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08/03/88 Don Carrillo, Indiv. and v. Jam Productions

August 3, 1988







al., Third-Party Defendants-Appellees;

Production Associates, Ltd., et al.,

Third-Party Defendants)

527 N.E.2d 964, 173 Ill. App. 3d 693, 123 Ill. Dec. 326 1988.IL.1201

Appeal from the Circuit Court of Cook County; the Hon. David J. Shields, Judge, presiding.


JUSTICE RIZZI delivered the opinion of the court. WHITE, P.J., and FREEMAN, J., concur.


Third-party plaintiff-appellant, Jam Productions, Ltd. (Jam), appeals from a judgment of the circuit court of Cook County dismissing its complaint as a result of a section 2-615 motion (Ill. Rev. Stat. 1985, ch. 110, par. 2-615) made by third-party defendants-appellees, BADK, Inc., Bob Arum, Don King, Don King Productions, Inc., and Top Rank, Inc. We reverse and remand.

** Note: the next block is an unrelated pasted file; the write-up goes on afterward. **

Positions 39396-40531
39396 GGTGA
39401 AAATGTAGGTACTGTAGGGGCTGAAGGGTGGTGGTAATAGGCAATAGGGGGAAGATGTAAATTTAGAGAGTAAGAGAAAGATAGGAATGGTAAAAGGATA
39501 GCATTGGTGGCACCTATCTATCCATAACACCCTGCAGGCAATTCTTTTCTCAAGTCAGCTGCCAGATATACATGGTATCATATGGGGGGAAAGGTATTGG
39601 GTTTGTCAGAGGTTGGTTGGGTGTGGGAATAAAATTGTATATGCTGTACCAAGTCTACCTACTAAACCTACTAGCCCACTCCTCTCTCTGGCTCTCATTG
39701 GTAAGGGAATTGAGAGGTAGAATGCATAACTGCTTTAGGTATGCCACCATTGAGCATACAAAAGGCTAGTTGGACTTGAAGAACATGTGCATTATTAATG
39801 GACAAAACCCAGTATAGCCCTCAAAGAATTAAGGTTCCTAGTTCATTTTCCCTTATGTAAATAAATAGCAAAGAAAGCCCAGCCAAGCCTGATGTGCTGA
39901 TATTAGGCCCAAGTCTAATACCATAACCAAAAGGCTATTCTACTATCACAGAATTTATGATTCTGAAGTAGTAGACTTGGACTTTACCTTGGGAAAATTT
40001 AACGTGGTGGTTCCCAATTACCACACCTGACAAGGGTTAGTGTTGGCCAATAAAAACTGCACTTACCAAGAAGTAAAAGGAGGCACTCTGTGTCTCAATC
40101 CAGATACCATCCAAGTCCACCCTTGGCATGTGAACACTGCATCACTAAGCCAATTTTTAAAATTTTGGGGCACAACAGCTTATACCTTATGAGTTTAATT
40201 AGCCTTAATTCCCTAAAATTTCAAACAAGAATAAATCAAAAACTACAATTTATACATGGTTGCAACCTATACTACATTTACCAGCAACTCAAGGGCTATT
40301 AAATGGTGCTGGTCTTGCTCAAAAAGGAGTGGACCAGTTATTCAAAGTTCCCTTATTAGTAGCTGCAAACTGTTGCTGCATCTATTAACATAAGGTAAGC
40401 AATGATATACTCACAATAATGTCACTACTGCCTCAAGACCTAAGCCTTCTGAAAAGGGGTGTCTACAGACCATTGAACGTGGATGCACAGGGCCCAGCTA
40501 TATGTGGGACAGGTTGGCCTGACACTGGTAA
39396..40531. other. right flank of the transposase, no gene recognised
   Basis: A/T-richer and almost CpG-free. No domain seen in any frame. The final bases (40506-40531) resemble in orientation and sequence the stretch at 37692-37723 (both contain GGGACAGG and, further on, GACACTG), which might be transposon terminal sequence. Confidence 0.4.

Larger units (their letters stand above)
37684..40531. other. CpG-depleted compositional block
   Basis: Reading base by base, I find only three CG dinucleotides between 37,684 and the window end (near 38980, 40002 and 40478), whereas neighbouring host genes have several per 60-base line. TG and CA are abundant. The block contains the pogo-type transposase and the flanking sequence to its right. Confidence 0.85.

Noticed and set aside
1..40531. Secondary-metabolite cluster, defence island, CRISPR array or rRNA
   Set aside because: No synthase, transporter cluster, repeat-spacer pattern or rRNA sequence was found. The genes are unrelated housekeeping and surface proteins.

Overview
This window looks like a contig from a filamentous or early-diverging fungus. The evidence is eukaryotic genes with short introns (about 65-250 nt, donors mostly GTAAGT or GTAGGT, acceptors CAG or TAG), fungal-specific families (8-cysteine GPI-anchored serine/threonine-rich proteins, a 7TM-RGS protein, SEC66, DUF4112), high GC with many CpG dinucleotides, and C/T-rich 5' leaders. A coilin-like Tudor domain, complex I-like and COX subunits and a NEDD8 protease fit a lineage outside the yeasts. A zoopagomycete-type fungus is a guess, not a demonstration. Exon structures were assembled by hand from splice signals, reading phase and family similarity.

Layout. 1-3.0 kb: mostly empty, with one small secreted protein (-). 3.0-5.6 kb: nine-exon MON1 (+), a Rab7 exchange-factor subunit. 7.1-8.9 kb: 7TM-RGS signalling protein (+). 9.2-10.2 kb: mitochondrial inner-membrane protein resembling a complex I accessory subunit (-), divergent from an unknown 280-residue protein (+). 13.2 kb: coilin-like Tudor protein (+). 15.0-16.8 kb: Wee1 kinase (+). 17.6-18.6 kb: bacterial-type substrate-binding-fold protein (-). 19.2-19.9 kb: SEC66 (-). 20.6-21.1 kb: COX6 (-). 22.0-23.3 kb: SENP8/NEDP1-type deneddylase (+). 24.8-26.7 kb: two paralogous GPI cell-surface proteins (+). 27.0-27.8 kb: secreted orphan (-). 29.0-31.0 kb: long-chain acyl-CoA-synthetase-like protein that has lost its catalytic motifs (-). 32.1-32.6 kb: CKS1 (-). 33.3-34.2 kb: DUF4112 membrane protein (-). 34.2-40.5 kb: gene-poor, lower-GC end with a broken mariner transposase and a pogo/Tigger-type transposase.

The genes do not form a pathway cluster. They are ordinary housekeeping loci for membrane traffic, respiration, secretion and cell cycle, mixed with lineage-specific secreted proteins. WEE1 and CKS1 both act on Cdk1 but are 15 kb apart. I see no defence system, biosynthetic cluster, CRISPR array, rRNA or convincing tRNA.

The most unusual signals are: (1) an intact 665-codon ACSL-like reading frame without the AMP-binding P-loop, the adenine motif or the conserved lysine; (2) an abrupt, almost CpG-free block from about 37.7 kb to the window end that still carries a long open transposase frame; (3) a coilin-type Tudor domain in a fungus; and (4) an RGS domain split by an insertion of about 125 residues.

This litigation stems from an agreement between Jam and BADK to telecast the June 20, 1980, Sugar Ray Leonard/Roberto Duran prizefight (prizefight). During the closed circuit telecast, there was allegedly a problem with the television picture and sound. Soon thereafter, Don Carrillo, a patron of the closed circuit telecast, filed a suit on behalf of himself and a class he purported to represent. In his two-count complaint against Jam, Carrillo sought (1) to restrain Jam from disposing of the proceeds from the ticket sales to the telecast and (2) a refund of the cost of the tickets.